I always try to find something original. I want to offer this kind of specificity to the listener. Of course originality can be found in various directions. It can be an unpublished association of musicians (Parker-Rowe) or in the music itself. From 2002, my choices were more focused on new musical realms, some more spacious forms of music with new textures, slower pace, presence of silence, a preference for collective sound rather than chatty ping-pong playing only based on energy and spontaneity … That’s why I asked Phosphor to record for Potlatch. Just before I had met Burkhard Beins and Ignaz Shick several times during gigs in France.
About the saxophone: I like musicians who try to push the envelope. I was lucky enough to meet the saxophonists I liked: Evan Parker, John Butcher, Michel Doneda, Daunik Lazro, Stéphane Rives, Jean-Luc Guionnet, Bertrand Denzler. As a former saxophonist myself, I know what’s happening with this instrument. I was very amazed by a lot of saxophonists. And I can imagine that there are some links between all these saxophonists, a continuity, sometimes with steps forward. Doneda is a master of blowing techniques on soprano saxophone. Rives opened new fields: sustained sounds, new textures, microtonality. I am interested by musicians who go beyond commonly accepted boundaries such as Seymour Wright (even if I never made releases with him) and Marc Baron, who is extremely talented. He started by playing modern jazz with Louis Sclavis, and quickly became interested in conceptual music, particularly with the duo Narthex with Loïc Blairon. Now he has given up playing saxophone and is more and more interested by sound and video installations, or electroacoustic composed music. Sergio Merce has innovated a lot by removing the keys and original mechanisms and replacing them with an assortment of water, gas and compressed air taps.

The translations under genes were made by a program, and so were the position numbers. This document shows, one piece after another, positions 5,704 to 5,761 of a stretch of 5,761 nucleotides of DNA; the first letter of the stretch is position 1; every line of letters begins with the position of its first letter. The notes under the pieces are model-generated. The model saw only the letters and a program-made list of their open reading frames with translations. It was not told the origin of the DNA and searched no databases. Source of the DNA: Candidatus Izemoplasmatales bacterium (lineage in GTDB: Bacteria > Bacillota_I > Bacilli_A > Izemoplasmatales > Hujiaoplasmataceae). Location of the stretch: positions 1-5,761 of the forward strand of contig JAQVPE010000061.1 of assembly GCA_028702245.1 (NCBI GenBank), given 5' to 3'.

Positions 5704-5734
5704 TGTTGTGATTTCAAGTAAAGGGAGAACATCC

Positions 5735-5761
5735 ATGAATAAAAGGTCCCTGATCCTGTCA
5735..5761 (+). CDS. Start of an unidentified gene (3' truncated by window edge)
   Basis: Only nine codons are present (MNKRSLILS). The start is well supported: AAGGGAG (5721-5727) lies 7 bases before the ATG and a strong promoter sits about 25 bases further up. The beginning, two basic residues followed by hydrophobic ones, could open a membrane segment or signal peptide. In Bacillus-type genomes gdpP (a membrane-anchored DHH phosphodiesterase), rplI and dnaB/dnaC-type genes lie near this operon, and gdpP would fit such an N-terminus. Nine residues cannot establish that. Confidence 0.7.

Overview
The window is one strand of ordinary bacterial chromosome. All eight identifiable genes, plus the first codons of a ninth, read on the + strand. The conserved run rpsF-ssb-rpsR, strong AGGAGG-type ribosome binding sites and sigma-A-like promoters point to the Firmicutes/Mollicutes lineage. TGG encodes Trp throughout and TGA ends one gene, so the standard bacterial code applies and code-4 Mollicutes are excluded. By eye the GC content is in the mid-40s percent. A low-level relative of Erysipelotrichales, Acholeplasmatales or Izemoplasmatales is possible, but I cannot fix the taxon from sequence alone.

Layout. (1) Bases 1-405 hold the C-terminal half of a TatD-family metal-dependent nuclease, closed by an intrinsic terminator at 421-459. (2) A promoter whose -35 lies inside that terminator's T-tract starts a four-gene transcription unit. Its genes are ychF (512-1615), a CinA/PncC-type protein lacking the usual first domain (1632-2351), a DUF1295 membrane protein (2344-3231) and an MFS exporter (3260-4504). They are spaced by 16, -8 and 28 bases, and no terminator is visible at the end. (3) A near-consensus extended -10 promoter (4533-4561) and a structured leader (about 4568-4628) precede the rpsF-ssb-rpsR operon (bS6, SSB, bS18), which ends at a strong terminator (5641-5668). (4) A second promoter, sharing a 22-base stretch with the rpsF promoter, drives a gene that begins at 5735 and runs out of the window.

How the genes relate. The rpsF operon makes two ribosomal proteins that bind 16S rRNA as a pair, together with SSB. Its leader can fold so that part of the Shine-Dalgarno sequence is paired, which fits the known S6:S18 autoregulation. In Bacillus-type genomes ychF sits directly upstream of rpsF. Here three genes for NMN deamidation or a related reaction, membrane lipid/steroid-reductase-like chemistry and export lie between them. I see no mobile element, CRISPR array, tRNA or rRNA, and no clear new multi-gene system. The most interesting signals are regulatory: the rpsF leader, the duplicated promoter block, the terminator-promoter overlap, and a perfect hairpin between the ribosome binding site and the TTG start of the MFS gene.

And I like musicians facing with new challenges, mainly about the confrontation between acoustic instruments and electronics. The duos Butcher/Kurzmann, Guionnet/Nakamura, Doneda and Bosetti with Baghdassarians and Baltschun, Trio Sowari (Burkhard Beins, Phil Durrant, Bertrand Denzler) match these targets very well. I am sure it’s very difficult for a saxophonist to find his place between the electronics sounds of Phil Durrant and Beins’ abstract percussion. Same thing with the release with Klaus Filip and Dafne Vicente-Sandoval, where she plays the bassoon in a very strange way. She places the mics inside the tube, makes cracking sounds. I am attracted by acoustic musicians who are influenced by electronic sounds , for example The Contest of Pleasures or the sax quartet Propagations.
I also like musicians who are obsessed with details. Originality and quality are often hidden in very small details. Bertrand Denzler’s solo album is a good example–try to give a re-listen to the very first minutes of Tenor, there are some amazing tiny things. Same for Stéphane Rives’ solo album, Fibres. I believe that a label can bring a musician some credibility. I think it worked that way with this Rives’ CD. He was not very well known at that time. I guess he gained some recognition with Fibres. I do hope Potlatch can keep on bringing this credibility. It’s a mission statement for a label. Musicians need that; they can’t get it only with streaming. I also try to select musicians who are not well known but who deserve a wider recognition, as I did in the past with Sophie Agnel, Frédéric Blondy, Stéphane Rives, Christine Abdelnour Sehnaoui, Hans Tammen.
I’m very happy to know so many musicians, to be able to listen and talk with them. I know personally almost all the musicians I make releases with. I meet and can listen to them in Paris or French festivals. And they give me ideas for future projects. I need to know their music, to understand what they are doing. I got to know Lucio Capece about ten years ago when he came and lived in Paris for two or three months and played often. But life here was too expensive, so he went to Berlin. Every time he played, we talked. He was playing with Radu Malfatti, Kevin Drumm. He said, “Maybe I’ll send you something later”. Eventually, he sent me what became “Zero Plus Zero” and I was very impressed. Most of the time, a CD is from talking to the musicians and agreeing with them to record something.